Globally about 16,000 children under the age of five die each day—most from preventable conditions associated with poverty. That’s a staggering number. At that rate, this means that more than 11 children die unnecessarily every single minute.
While illnesses such as the common cold, pneumonia, and diarrhea are easy to treat in the developed world, for children from the world’s poorest families, these conditions often prove fatal. Other diseases such as malaria and parasitic infections disproportionately affect the global poor. Among victims of these diseases, children under the age of five have the highest mortality rates and the slowest recovery times.
Economic inequality is directly tied to childhood mortality rate: the poorer a child is, the more likely she is to die from a preventable health condition. According to the 2015 UN Millennium Development Goals Report, in developing regions, the under-five mortality rate is two times higher for children from the poorest families than it is for those born into the richest families.
Children living in the poorest parts of the world are also disproportionately affected by diseases associated with poverty. This is particularly true for boys and girls in sub-Saharan Africa and Southern Asia. This year, half of under-five deaths occurred in Sub-Saharan Africa, and nearly a third occurred in Southern Asia.
At The Life You Can Save, we envision a world where all families will be able to celebrate their little boy’s first birthday, or their five-year old daughter’s first day at school. These are milestones that all families, no matter where in the world they reside, should be able to look forward to and cherish. Our charities work in diverse development areas, but all of them are united by the fact that the work that they do for the world’s neediest children is evidence-backed, rigorously tested, and proven to get money, supplies, and services to the children who need help the most.
Over two billion people don’t get necessary vitamins and minerals such as iron, vitamin A, folic acid and iodine in their diets. Micronutrient malnutrition, often referred to as “hidden hunger,” leads to preventable blindness, increased rates of miscarriage, maternal death during childbirth, birth defects, compromised immune systems, and cognitive and developmental delays. Project Healthy Children’s (PHC) micronutrient fortification programs are some of the most cost-effective ways to make sure that each child survives the early years of childhood, and reaches his or her full physical and cognitive abilities.
Schistosomiasis Control Initiative (SCI) combines world-class research, national government partnerships, and large-scale implementation to dispense cost-effective deworming treatments through local school programs. Parasitic infections have life-threatening effects--and can often be fatal in children under five years of age. Distribution of deworming pills costs on average 80 cents per child treated.
Possible is a pioneer in durable health care, which combines the best of private, public, and philanthropic models. Possible provides free and cost-effective health care services to Nepal’s rural poor in partnership with government medical programs. A $100 donation would provide high-quality, low-cost healthcare for four children through Possible’s medical programs.
Childhood health and education are directly correlated with lifelong earnings in adulthood. Oxfam’s worldwide school lunch programs give children a head start in life by keeping them nourished and encouraging them to stay enrolled in school. A $100 donation to Oxfam could provide school lunches for two children for an entire year.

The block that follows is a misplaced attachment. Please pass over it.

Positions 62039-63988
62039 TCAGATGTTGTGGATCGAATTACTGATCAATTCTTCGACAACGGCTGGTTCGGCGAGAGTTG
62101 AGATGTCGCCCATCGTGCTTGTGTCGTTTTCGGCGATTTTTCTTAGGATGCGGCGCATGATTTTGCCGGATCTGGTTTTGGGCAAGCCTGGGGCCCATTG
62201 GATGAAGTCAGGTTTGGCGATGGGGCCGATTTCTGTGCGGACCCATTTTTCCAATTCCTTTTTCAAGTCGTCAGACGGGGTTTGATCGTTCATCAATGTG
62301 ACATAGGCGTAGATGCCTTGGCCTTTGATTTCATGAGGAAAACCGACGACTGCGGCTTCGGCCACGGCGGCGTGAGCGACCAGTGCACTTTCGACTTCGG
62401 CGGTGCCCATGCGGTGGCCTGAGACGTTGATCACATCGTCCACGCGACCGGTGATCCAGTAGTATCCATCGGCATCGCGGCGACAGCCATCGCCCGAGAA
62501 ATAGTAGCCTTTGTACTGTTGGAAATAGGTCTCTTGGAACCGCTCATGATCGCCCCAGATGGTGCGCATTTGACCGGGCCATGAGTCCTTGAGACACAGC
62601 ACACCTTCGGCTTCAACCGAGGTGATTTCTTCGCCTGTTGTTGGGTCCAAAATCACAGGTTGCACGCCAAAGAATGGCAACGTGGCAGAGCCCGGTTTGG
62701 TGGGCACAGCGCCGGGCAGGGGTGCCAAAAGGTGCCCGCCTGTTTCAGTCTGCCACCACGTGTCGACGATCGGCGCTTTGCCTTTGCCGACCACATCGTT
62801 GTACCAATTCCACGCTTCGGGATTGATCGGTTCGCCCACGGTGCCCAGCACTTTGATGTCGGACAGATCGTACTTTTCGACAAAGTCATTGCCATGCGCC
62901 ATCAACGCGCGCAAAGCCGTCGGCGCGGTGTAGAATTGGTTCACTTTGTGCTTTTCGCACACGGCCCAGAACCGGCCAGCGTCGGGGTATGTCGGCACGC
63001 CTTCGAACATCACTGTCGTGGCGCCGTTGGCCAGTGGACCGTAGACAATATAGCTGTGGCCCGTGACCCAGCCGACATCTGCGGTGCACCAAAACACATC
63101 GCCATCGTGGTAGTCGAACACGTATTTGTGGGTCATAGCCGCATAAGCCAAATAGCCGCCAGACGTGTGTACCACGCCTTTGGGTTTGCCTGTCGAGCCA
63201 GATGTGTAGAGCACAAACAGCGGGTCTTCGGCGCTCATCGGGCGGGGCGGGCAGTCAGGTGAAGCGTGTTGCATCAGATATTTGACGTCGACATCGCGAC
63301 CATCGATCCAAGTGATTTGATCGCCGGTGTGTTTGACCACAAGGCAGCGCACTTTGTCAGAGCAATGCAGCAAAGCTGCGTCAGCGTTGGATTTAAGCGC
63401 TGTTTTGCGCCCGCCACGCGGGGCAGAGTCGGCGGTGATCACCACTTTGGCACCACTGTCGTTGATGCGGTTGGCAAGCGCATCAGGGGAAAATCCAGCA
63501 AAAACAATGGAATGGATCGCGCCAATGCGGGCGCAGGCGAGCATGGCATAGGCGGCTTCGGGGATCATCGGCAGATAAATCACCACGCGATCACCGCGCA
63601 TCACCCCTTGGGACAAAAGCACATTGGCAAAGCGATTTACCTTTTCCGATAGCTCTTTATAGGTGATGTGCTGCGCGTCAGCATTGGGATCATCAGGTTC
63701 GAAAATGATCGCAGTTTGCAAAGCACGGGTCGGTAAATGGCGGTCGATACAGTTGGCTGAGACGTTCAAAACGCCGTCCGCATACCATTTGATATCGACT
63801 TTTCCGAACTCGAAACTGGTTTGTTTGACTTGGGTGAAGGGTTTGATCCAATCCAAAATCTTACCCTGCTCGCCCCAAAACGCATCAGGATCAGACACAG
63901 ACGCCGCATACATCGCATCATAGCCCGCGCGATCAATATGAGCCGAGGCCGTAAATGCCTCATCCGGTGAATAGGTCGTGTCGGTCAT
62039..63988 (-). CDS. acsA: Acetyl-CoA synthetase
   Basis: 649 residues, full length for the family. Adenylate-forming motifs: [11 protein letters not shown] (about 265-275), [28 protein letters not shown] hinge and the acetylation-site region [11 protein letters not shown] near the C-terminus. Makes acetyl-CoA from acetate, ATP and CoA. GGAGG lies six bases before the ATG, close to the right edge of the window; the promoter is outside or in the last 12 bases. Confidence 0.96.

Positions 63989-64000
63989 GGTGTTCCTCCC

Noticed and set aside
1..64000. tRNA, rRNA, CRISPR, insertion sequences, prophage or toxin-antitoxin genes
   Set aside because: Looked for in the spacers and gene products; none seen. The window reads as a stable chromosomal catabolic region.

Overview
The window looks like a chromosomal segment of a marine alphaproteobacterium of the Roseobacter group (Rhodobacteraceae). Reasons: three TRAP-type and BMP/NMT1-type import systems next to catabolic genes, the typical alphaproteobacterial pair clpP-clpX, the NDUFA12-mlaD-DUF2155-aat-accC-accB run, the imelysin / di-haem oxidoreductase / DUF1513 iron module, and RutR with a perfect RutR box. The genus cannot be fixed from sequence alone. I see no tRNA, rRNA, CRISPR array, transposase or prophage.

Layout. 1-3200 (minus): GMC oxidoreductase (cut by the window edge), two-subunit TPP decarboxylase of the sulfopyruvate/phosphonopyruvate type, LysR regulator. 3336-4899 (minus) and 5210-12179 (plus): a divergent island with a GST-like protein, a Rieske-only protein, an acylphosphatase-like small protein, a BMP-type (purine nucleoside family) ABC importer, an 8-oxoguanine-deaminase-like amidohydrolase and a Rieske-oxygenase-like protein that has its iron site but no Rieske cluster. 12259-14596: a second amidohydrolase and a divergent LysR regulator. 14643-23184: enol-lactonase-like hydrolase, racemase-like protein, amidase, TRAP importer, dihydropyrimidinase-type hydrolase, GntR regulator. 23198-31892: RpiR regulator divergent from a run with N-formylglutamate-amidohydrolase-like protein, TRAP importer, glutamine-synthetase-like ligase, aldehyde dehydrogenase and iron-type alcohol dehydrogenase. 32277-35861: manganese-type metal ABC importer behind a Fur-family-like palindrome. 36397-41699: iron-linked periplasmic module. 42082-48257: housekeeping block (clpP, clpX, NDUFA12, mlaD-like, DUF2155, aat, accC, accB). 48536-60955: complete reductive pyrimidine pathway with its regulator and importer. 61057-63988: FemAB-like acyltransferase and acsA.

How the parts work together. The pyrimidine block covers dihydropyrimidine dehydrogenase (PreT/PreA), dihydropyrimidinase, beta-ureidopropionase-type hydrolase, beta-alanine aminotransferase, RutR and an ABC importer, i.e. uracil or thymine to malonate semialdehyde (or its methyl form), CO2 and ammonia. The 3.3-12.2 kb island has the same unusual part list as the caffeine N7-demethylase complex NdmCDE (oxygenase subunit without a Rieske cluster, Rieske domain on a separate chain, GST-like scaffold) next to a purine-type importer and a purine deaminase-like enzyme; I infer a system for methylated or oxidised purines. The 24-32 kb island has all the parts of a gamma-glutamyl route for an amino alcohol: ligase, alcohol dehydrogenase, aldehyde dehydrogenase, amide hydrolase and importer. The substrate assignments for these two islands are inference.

More than 16,000 children die each day in the developing world, due to conditions associated with extreme poverty. Effective media outreach campaigns to influence healthy behavior change have been proven to save one in five of these lives—that’s roughly 3,200 children saved each day. Development Media International’s (DMI) average DALY (disability adjusted life year) averted is estimated to be $2 to $15—making educational media outreach one of the most cost-effective anti-poverty interventions.
Children under the age of five are especially vulnerable to malaria infection, have high fatality rates, and slower recovery times. In 2013, children under five accounted for 78 percent of worldwide malaria deaths. According to the World Health Organization, insecticide-treated bed nets are the most effective way to prevent malaria infection in children. Against Malaria Foundation (AMF) distributes low-cost bed nets for as little as $4 per net, which can protect up to two people for three to four years. To date, AMF has distributed 5 million nets and is in the process of distributing 6 million more.
Nearly 2 billion people—including 25 percent of households in the developing world—are at risk of developing iodine deficiency. Of those, 34 million are infants and newborns. Globally, iodine deficiency is the leading cause of preventable brain damage, and has especially harmful effects upon developing fetuses and young children. Complications arising from iodine deficiency include miscarriage and stillbirth, increased infant mortality, and childhood stunting. Global studies suggest that on average, iodine deficient communities suffer an average loss of 13.5 IQ points in the population. The Global Alliance for Improved Nutrition (GAIN) and the Iodine Global Network (IGN)’s universal salt iodization programs bring this necessary nutrient to billions of people across the globe, and help to ensure that each child reaches his or her full cognitive and physical potential.
The Life You Can Save is a movement of people fighting extreme poverty. We hold that an ethical life involves using some of our wealth and resources to save and improve the lives of those less fortunate than us.
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